Urbanization and increasing concern for food safety has created demand for food produced under hygienic conditions with regular quality control inspections. This includes meat and meat products from domestic abattoirs.
Kumasi Abattoir Company, Ltd. (KACL) is a meat processor established in 1998 to provide high-quality meat slaughtering and processing services to butchers in Kumasi, the capital of the Ashanti Region. With high demand for its products, KACL is seeking to increase its production capacity to 60 cattle per hour and to produce 120 different types of meat products. The company produces livestock (90% of its revenue base) and provides services such as quality assurance, animal slaughtering, carcass dressing, and processing. KACL processes meat into various finished products for sale in local markets and to supply hotels, restaurants, schools, and hospitals. KACL slaughters 240 cattle, 154 sheep and goats, and 25 pigs daily. While the processing unit has the capacity to produce over 120 types of meat products, it currently produces only 43 types due to the insufficient quality and quantity of the processing machines. The company has begun construction of a biogas plant as part of the United Nations International Development Organization (UNIDO) Biogas Project being funded by the Korean government to generate energy from animal waste from the abattoir.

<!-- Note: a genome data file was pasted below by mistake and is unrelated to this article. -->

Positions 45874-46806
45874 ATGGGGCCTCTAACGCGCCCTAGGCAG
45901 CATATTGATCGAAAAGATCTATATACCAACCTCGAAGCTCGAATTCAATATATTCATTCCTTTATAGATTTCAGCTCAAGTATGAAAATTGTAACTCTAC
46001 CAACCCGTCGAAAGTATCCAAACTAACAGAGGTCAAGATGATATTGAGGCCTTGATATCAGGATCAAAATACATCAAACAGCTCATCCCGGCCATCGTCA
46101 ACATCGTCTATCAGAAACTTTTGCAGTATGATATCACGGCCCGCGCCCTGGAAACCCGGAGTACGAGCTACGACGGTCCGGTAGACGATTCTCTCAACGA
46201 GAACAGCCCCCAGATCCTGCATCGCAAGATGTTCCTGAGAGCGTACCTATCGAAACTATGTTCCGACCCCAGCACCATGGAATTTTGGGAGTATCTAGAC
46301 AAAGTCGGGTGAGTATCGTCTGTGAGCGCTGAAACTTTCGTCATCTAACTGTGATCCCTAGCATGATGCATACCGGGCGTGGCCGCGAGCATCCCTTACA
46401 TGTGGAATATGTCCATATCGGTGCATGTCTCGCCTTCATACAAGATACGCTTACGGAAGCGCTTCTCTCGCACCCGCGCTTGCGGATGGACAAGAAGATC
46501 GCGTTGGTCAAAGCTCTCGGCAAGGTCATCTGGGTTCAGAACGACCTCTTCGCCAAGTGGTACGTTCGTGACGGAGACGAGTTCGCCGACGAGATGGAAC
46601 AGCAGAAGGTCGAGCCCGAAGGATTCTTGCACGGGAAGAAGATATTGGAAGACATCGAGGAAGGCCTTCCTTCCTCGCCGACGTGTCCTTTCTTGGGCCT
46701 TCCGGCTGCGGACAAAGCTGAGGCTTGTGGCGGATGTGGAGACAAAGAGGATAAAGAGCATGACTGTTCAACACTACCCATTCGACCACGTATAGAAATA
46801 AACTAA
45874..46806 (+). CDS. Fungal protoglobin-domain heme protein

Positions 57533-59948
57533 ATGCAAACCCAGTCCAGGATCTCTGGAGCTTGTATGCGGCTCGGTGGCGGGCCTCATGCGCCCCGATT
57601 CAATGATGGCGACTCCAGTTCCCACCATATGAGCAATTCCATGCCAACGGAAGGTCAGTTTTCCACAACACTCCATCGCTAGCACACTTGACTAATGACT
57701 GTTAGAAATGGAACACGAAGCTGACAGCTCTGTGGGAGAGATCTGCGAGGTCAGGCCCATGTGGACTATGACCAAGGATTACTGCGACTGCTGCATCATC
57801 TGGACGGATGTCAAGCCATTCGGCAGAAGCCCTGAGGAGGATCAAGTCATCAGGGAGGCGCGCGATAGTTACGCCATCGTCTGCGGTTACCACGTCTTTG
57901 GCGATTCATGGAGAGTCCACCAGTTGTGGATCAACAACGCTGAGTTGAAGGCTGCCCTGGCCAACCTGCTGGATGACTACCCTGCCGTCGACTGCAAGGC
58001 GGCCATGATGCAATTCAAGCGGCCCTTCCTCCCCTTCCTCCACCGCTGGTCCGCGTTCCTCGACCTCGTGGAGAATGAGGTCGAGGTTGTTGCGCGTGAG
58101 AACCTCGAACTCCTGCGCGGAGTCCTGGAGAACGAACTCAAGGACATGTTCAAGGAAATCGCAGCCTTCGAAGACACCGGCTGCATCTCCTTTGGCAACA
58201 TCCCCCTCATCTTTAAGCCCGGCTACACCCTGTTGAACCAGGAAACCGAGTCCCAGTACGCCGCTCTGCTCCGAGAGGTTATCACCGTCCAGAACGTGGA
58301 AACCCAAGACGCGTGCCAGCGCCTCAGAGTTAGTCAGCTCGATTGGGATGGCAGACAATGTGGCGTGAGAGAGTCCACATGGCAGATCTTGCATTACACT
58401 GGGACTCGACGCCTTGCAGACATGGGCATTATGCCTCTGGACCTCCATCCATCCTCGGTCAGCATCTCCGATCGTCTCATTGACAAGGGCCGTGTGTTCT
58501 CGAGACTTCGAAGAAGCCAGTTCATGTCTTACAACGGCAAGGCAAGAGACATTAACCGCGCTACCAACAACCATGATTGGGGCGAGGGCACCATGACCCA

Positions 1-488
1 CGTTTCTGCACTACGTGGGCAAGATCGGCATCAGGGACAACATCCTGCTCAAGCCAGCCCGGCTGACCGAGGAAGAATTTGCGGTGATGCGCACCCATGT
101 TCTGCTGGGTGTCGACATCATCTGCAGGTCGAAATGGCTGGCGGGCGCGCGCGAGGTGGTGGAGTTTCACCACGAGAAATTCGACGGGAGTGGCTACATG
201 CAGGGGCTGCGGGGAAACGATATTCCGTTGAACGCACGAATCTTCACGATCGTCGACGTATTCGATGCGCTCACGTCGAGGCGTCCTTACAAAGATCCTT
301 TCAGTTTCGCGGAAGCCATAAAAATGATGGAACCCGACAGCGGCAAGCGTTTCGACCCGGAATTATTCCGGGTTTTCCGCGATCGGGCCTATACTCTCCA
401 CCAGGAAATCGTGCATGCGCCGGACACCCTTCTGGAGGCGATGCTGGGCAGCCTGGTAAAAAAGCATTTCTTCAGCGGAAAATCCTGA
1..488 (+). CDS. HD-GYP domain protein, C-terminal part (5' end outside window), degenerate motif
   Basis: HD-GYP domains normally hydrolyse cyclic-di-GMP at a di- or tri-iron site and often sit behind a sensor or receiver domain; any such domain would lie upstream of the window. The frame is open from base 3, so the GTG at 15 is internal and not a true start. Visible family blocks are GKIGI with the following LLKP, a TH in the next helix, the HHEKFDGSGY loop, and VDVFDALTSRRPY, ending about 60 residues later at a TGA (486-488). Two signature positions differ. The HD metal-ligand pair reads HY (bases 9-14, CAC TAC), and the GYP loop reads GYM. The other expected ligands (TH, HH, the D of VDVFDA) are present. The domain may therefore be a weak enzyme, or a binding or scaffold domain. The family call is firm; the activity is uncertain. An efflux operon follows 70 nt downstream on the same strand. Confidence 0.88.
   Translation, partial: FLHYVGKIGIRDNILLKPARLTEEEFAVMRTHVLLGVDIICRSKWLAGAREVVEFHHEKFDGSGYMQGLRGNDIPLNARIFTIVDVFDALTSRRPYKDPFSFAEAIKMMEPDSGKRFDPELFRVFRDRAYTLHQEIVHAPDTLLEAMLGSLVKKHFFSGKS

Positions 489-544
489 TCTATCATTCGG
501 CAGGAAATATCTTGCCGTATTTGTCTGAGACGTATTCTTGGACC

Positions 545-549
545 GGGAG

KACL is jointly owned by the Social Security and National Insurance Trust (SSNIT), GoG, Kumasi Metropolitan Assembly (KMA), and Butchers Association in Kumasi, with SSNIT being the largest shareholder.
KACL is seeking a total investment of $1.3 million to renovate and upgrade its production and processing units with modern equipment to increase efficiency. The company is interested in either equity or debt solutions, or some combination of the two.
KACL may require a BAS provider to help raise financing for the project.
A USAID-FinGAP ERR has not been conducted yet.
Several ongoing initiatives create a conducive business environment for this investment, including Ghana’s National Livestock Services Project. The primary objective of the project is to increase meat, egg, and milk production, raise producer incomes (particularly those of smallholders), and reduce the financial burden on the government of services it provides to the livestock subsector. The project is designed to give producers improved access to livestock health services, water and forage resources, breeding stock, and animal production technology and markets.
Joe Owusu Boadi, Managing Director, +233 (0) 20 818 5191; email@example.com